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Inventions of NemesisUtopia, Indignation, and Justice$
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Douglas Mao

Print publication date: 2020

Print ISBN-13: 9780691199252

Published to Princeton Scholarship Online: May 2021

DOI: 10.23943/princeton/9780691199252.001.0001

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Introduction

Introduction

Chapter:
(p.1) Introduction
Source:
Inventions of Nemesis
Author(s):

Douglas Mao

Publisher:
Princeton University Press
DOI:10.23943/princeton/9780691199252.003.0001

This introductory chapter provides an overview of utopian literature and utopianism. Utopian speculation, at least since its key crystallization in Thomas More's Utopia of 1516, has been crucially animated by indignation. This may not strike many readers as a controversial claim. Yet the vast critical and theoretical literature on utopia has devoted curiously little attention to this point and, in so doing, has left certain features of utopianism looking not only more perplexing or contradictory than they really are but also more damagingly trivial. The chapter then looks at the halfway-to-utopia declaration in Samuel Beckett's Endgame (1957). Beckett, perhaps more disarmingly than any other in the twentieth century, insisted on conveying fundamental philosophy through old-fashioned gags.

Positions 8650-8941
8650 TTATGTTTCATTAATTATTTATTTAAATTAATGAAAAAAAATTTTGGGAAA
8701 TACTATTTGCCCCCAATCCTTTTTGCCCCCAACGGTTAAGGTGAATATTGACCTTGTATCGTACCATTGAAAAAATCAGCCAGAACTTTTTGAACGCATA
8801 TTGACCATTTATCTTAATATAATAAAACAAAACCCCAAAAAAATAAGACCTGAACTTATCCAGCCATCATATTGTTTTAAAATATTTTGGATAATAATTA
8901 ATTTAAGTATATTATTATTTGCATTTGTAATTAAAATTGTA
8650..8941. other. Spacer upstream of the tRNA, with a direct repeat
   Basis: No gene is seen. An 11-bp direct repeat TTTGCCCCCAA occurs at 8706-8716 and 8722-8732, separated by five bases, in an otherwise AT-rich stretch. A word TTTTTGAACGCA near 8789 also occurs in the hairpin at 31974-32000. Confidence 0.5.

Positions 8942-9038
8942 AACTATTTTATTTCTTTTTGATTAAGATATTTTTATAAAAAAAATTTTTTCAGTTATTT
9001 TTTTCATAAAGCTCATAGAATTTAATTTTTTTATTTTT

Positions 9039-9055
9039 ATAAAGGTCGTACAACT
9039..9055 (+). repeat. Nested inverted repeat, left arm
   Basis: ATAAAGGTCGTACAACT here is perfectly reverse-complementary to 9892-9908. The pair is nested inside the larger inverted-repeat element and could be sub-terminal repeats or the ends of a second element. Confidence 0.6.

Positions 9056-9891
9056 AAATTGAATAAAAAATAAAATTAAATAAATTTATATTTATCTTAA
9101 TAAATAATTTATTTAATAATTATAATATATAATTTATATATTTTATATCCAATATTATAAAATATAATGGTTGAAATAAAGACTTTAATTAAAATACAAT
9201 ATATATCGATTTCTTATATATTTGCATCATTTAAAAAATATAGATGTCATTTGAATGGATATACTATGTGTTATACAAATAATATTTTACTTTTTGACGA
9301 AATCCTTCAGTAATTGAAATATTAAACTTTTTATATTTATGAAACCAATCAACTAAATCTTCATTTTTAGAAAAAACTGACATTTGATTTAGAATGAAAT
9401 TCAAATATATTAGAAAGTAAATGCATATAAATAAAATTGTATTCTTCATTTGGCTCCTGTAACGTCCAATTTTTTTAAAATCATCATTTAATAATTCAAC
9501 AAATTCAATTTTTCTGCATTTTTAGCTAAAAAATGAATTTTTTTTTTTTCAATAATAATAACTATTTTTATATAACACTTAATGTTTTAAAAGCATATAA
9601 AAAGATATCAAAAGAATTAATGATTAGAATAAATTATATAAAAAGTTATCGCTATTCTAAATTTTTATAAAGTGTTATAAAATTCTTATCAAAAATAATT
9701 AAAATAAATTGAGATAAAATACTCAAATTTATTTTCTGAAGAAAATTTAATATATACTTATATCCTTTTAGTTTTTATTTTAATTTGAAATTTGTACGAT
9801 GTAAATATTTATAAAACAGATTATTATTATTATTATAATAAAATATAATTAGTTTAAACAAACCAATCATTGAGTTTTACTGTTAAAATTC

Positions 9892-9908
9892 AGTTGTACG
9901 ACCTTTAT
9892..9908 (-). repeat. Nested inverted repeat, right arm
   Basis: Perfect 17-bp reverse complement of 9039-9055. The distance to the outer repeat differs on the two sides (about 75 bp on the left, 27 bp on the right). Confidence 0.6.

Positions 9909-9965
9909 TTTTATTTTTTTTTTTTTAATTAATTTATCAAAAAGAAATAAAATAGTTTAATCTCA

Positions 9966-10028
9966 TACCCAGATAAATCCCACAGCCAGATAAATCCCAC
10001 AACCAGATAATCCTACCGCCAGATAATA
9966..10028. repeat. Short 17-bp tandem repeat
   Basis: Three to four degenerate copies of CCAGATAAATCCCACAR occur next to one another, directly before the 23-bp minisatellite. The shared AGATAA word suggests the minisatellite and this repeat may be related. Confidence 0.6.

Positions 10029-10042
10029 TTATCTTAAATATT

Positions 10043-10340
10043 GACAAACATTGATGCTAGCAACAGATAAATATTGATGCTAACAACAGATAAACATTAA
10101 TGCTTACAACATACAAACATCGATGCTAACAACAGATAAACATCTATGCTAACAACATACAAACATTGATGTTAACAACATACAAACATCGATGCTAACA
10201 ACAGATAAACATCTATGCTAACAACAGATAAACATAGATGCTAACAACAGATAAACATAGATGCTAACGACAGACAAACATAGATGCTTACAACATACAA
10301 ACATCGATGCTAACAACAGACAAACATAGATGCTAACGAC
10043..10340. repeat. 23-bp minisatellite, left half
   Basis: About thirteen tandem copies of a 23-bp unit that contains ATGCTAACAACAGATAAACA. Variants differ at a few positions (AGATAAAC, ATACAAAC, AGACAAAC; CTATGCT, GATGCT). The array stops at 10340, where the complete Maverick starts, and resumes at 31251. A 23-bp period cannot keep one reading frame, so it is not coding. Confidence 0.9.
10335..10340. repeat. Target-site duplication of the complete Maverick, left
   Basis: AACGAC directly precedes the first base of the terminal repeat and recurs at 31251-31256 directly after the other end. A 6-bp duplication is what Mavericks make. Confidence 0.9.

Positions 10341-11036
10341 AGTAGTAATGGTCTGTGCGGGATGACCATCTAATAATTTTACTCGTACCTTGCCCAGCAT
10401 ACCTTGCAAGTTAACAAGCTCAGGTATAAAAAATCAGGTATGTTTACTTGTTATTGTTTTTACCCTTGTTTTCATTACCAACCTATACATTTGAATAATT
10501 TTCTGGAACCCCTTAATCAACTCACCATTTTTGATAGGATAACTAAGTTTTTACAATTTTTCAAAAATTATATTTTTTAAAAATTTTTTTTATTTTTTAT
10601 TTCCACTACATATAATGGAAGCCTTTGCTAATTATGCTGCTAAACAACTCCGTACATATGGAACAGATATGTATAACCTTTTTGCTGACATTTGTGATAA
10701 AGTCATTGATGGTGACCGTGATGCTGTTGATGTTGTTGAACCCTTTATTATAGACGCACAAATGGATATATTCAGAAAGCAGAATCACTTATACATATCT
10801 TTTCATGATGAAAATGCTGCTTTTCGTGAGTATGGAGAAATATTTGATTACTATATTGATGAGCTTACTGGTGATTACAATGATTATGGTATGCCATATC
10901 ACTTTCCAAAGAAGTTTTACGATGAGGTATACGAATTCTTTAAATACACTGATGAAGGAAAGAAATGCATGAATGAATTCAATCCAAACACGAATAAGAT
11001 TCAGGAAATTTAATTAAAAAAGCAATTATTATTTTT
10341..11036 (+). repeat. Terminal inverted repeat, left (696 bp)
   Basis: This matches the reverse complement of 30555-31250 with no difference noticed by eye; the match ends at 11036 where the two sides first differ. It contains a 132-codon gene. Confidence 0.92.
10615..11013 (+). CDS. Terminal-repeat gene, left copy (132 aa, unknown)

Keywords:   utopian literature, utopianism, utopian speculation, Thomas More, Endgame, utopia, Samuel Beckett

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